Beara Distillery – Building a Legacy

John and his sister Eileen Power were born and raised not far from the distillery he and his family have created. A fisherman by trade, John grew to love distilling as much as he loved the Beara peninsula. It’s hard work to create spirits with a unique panache that will sell in a competitive market but also taste delicious. The Power family, it seems, are indeed artisans.  Beara is run by John, his wife Valerie, sister Eileen Brennan and Denise Power. Truly a family enterprise.

Beara distillery motto photo Marisa Lanning

Their lines of gin evoke the taste of the Beara peninsula with fuchsia blossom, salt water, sugar kelp, lemon, lime, pink grapefruit as well as juniper, coriander, angelica and orris root. The Pink gin includes rose water, cranberries and carmine for a succulent sweet tart flavour. Both gins are well balanced and easy to drink with no one flavour dominating the other. Their gins define a sense of place, reminiscent of seaside holidays, ocean swims and verdant hedges heavy with blooms. Raised by the ocean myself, there is a fair bit of nostalgia in those bottles.

Beara Distillery has branched out into Whiskey and like their gin, the family has taste and a sense of place.

Whiskey for distribution photo Rhys McPhail

Like most distilleries, Beara is raising capital by purchasing whiskey from a bonder, aging it in personally selected casks for additional flavour and selling it under the Beara label. Beara has partnered with the Teeling family and master mixer Brian Watts, to source a variety of whiskies to be blended and stored in different finishing Casks. The result is stunning and is the reason we travelled across the country to visit John in his distillery.

Beara working distillery and John Power photo Rhys McPhail

Their Beara Deep Char Cask is a wonder. A big bold burst of flavour from months spent in Alligator charred casks that really bring out a taste of luscious vanilla, caramel, sultanas, Christmas cake, orange peel, crème brulee  …with a finish that lingers on. It’s a flavour bomb that is rich and complex.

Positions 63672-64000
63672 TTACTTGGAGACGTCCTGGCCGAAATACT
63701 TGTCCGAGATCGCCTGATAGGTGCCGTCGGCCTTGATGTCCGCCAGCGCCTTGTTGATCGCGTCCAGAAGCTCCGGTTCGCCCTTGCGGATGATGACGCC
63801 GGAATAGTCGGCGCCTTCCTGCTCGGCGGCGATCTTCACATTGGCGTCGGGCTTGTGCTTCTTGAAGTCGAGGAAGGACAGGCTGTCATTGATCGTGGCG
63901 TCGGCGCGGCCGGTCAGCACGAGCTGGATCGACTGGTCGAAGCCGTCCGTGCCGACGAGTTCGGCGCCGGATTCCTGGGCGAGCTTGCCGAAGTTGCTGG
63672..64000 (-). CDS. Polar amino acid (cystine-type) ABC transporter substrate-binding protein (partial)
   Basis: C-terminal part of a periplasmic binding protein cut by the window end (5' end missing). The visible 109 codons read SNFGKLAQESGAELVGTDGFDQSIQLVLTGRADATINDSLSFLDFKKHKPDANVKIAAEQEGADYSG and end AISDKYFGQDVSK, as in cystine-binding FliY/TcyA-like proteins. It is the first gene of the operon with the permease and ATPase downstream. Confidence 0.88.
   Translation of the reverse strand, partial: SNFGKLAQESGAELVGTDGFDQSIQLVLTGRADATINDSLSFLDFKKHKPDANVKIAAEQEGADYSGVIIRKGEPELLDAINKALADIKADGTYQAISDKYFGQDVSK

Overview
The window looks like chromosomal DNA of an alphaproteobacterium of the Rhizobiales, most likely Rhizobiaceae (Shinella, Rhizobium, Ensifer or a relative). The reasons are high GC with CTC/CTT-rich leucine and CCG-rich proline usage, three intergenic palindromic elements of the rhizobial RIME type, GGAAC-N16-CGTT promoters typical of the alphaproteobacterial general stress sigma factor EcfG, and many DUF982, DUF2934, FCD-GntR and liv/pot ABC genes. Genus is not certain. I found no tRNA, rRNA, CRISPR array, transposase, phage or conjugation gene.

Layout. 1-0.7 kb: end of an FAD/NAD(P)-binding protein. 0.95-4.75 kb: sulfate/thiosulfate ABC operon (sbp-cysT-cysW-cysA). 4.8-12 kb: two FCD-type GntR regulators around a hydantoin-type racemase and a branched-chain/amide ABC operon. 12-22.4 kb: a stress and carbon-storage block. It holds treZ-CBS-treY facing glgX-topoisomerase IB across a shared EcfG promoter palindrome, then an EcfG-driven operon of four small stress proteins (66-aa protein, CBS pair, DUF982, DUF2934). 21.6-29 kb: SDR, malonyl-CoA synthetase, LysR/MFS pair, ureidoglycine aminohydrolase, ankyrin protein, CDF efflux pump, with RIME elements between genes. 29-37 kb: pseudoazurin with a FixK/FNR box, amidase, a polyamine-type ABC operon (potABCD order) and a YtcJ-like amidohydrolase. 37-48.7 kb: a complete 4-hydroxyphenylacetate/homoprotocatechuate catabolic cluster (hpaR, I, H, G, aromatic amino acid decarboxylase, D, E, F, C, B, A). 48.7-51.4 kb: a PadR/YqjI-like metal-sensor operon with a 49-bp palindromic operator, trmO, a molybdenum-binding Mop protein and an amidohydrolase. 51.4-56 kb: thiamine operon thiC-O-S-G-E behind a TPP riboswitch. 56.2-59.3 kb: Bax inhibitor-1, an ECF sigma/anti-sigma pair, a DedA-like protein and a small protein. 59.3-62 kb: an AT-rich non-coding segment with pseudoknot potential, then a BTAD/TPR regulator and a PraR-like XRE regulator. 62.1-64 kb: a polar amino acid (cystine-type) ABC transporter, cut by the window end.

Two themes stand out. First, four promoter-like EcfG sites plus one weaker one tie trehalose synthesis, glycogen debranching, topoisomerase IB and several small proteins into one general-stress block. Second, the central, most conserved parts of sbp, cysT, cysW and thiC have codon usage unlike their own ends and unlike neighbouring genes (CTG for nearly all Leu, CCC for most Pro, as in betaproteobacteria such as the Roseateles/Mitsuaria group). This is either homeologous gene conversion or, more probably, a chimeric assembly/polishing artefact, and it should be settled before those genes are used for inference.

Their Single malt is lighter but brimming with smooth butterscotch, vanilla, marzipan and orange that is refreshing with a light long finish.

Their grain whiskey is column distilled but remarkably smooth. The nose is almost non-existent but the taste is an explosion of orange blossom, almond, peach and vanilla. It’s an excellent summer drink by itself. Highly recommend as a sipping whiskey. One could mix this as an amazing Old Fashion.  

Each whiskey makes a statement, I was impressed that their whiskey was without that funky, feinty flavour so popular today. They were reminiscent of the Tullamore 18 and very old school Jameson (from the 1950’s).

The Power family is in the process of building a larger distillery facility.  However Covid along with the war in Ukraine has pushed the date out several years. John is not deterred. This distillery is, in his words, for future generations. A legacy for his kids and for the Beara peninsula. Even with plans on hold, there is no doubt that the build will go ahead. In the meantime, the Power family continues to raise funds with their excellent gins, whiskey, and the addition of a Vodka to be released soon.

I do find it a pity that their Single Malt and Grain Whiskies are only available to Germany and Italy. They have a unique flavour profile that is not currently available in the Irish Market. The Grain Whiskey reminds me of the Japanese brands – refreshing and smooth with a long light finish, but not a light weight or single note spirit. There is a surprising depth to each. Hopefully Beara will consider opening up the market to Ireland and other countries.

Once their distillery is up and runny, we hope to revisit the Power family for another review.

Copper still Princess photo Rhys McPhail

Published by whiskycailleach

I have been enjoying wine and spirits for more years than I care to admit. My parents were of the old school that teething pain should be cured with liberal applications of spirits. In the basement of our old house in Santa Barbara California was a hidden room locked by an old bank vault door put in by my grandparents sometime in the 1920s. When my folks engaged a locksmith to open it in the late 1970’s the hidden room contained my grandad's old spirit collection. Some corks were mouldy and past their prime, while others were some of the best whiskies, brandies and liqueurs we had ever tasted. It has been a pleasant quest to explore as many different whiskies as possible from Scotland, to Ireland, from small distilleries in the US to Japan's Suntory. Along the way I have had the good fortune to meet amazing folks in the whiskey world from Keith Barnes at Bainbridge Organic Distillers to Lora Hemy at Roe & Co. My personal goal is to visit as many distilleries and taste as many whiskies as humanly possible. I feel lucky to now be living in Ireland, enjoying the whiskey renaissance currently taking place. I look forward to sharing my tasting notes, articles and musings as well as reading about others experiences in the wonderful world of whiskey. Slainte!

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